that glowed behind
shark eyes, I
find it hard to sleep
with all those people
determined to make
the world a better
place and America
greater than that
with nothing big
just what is in their
hands when they step
out of the shadows
as I walk by.
Richard Dinges, Jr. lives and works by a pond among trees and grassland, along with his wife, two dogs, three cats, and twelve chickens. Eureka Literary Magazine, Cardinal Sins, Caveat Lector, North of Oxford, and Poem most recently accepted his poems for publication.
I have a bad habit of imagining disasters that won’t ever happen,
wasting time brewing up a storm for us to weather
just for the chance to emerge at sunup holding hands,
smiling, having proved ourselves impervious and deep-rooted.
I’ll admit I didn’t plan for an inland hurricane that struck as we slept
apart, tearing through my plans like a trailer park.
Without your laugh to chase it into hyperbole, the beating of branches
against shaking windowpanes just sends me running for the bathtub.
I sit, shivering, waiting for the inevitable is it raining where you are?
that tells me you’re watching the weather channel for me,
that you feel everything tilt when our pine tree finally topples,
heaved-up roots leaving an altar-sized hole outside the north window.
When I wake, hours later, blinking alone under an unexpected sunrise,
there’s only the silence of a wind that’s blown itself out.
It drives Grandma insane; she swats at Grandpa’s hands
when they spill change into the fruit basket,
shuffle playing cards under his sweating coffee cup.
She chases him across the house with a mop
and still can’t keep him clean:
the whiskey hiding in the top cabinet
and the Marlboros cached in the defunct Toyota
are their own type of stubborn stain.
There just isn’t enough time in the day—
doctors in the morning,
dishes in the afternoon,
and then it’s dinner
and you’re starting all over.
The clock over the stove stopped years ago
and she swears she’s been living the same minute over,
stuck in the breath between
the punch of the spray bottle
and the swipe of the rag.
He just laughs and laughs,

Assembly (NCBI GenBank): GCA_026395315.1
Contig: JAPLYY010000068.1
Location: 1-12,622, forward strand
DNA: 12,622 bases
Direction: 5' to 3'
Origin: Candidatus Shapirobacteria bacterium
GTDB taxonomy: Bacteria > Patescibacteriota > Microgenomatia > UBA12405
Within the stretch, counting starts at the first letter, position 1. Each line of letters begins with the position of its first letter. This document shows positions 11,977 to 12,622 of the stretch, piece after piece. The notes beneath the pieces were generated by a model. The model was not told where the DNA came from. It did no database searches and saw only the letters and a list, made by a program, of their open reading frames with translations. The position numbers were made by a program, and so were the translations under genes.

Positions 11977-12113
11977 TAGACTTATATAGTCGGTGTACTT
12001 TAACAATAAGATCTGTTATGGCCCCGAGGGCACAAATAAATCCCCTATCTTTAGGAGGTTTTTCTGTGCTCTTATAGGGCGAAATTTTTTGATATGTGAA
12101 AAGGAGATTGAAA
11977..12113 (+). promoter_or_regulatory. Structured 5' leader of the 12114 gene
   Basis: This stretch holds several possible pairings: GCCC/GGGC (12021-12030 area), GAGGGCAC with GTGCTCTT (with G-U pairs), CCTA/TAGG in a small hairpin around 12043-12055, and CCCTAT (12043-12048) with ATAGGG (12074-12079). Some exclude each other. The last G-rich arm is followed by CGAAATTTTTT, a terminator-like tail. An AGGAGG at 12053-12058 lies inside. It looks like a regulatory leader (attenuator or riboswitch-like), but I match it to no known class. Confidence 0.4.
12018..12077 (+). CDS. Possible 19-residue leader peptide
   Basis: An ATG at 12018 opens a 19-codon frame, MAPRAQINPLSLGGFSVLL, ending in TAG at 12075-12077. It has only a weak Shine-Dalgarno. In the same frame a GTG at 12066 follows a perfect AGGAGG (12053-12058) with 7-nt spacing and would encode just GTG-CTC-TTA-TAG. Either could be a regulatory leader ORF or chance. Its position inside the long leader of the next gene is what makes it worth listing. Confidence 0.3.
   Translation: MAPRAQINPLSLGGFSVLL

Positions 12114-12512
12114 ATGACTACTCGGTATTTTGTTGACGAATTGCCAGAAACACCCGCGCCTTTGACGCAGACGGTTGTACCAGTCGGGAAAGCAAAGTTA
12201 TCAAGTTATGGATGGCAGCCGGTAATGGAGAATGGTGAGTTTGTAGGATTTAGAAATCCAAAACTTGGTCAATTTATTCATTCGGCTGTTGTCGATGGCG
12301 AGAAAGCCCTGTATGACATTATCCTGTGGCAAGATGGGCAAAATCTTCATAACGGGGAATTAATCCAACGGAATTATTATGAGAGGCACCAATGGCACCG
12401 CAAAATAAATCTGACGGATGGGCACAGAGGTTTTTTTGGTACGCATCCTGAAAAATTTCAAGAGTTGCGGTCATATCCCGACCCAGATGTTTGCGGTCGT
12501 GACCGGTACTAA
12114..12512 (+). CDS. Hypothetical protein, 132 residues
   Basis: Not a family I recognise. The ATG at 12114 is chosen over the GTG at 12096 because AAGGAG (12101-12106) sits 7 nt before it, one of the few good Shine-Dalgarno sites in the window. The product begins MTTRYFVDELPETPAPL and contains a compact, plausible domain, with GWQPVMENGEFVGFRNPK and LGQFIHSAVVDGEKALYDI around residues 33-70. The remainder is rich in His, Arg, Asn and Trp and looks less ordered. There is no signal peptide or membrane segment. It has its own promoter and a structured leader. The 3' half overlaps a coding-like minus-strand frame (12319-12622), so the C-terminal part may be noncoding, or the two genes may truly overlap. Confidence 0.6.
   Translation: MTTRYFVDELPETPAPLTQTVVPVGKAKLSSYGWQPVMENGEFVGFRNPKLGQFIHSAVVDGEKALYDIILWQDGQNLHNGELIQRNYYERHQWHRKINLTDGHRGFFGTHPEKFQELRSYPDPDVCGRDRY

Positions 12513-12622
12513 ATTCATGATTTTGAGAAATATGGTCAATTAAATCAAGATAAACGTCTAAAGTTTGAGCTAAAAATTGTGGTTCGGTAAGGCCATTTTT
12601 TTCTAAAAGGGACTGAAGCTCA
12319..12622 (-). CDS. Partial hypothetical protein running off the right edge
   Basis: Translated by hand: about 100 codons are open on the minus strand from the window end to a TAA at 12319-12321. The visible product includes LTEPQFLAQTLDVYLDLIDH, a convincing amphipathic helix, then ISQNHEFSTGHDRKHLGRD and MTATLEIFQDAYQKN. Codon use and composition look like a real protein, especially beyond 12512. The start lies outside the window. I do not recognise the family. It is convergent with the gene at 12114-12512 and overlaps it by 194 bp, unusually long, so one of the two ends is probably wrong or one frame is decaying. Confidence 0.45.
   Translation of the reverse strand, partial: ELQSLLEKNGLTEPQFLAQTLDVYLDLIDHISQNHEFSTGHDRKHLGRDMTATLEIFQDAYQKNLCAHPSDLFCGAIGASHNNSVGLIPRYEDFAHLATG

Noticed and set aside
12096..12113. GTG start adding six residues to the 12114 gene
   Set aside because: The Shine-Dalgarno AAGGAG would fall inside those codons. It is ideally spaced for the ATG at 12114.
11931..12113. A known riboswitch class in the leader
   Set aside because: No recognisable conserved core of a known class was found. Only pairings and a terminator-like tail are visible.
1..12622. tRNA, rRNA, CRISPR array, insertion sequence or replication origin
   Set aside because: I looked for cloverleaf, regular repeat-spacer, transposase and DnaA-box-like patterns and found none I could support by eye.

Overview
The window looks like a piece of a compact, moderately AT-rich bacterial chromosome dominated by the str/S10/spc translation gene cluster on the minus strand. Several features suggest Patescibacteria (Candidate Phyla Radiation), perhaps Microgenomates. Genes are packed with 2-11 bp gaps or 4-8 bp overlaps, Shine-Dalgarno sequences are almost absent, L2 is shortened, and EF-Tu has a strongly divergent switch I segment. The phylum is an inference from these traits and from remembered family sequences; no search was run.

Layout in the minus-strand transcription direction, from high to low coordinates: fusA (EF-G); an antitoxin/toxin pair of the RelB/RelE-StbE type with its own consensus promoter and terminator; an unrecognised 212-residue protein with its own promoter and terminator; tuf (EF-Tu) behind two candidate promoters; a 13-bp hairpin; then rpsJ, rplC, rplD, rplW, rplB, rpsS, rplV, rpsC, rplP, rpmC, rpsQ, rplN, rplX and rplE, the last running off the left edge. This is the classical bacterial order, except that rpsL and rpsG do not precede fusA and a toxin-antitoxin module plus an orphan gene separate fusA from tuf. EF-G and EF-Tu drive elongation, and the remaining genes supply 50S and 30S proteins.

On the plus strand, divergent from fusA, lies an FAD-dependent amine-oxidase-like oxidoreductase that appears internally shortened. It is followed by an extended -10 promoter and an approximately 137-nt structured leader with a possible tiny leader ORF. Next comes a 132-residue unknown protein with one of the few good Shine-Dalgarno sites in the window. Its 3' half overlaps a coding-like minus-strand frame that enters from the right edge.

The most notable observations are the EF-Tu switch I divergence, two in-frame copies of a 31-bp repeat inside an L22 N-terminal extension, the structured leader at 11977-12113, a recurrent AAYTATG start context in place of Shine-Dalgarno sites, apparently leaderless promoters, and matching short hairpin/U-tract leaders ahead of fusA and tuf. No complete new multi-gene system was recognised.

begrudges her wrung red hands
and her endless litter of candy wrappers,
the peppermint smell of her nervous mouth
as he leans in to kiss her quiet.
Of course, in the next year’s silence, she finally catches up.
She beats the clock back into motion
and suddenly the minutes won’t stop.
Without the abating curl of cigarette smoke
the air is overwrought with the smell
of her favorite sage soap.
The truck spends a week at the detailers.
The cabinets hold only Comet and Windex,
casserole dishes on loan
and coffee cups wiped dry.
Bouquets drop withered petals on the kitchen floor
and Saturday seems a fine day for sweeping.
What else is there to do?
It’s a start, at least, my mother sighs.
The clueless gardener, summoned in desperation,
rips through vines and kicks something up
into the french door, leaves it fractured and frosted-looking,
hanging like a held breath behind the venetians
that we can’t exactly look out of anymore.
Once dirty work’s done there’s a relief
in surveying the empty agitated earth,
though victory doesn’t feel quite like we expected
with the irises beheaded and weeping indigo,
Great-Grandmother’s hydrangeas dethroned
for daring to sleep through winter.
Victory doesn’t feel like victory when we realize,
too late, that neglect doesn’t kill fast enough.
Guilt is perennial.
Next thing we know it’s summer and we’re sweating again,
on our knees unbraiding lantana and thistle
under an indifferent sun.
It never ends, my mother laments.
Green and dying and ever-narcissistic,
the garden curls away from us.
With no deference to our hands
it rots and flowers and folds in on itself,
antic and unconquerable.
Previously published in Sparks of Calliope, August 2022
Phoebe Cragon is a student pursuing a degree in English at Centenary College of Louisiana, where she is Literary Editor of Pandora Magazine. Her work has previously appeared or is forthcoming in Sparks of Calliope.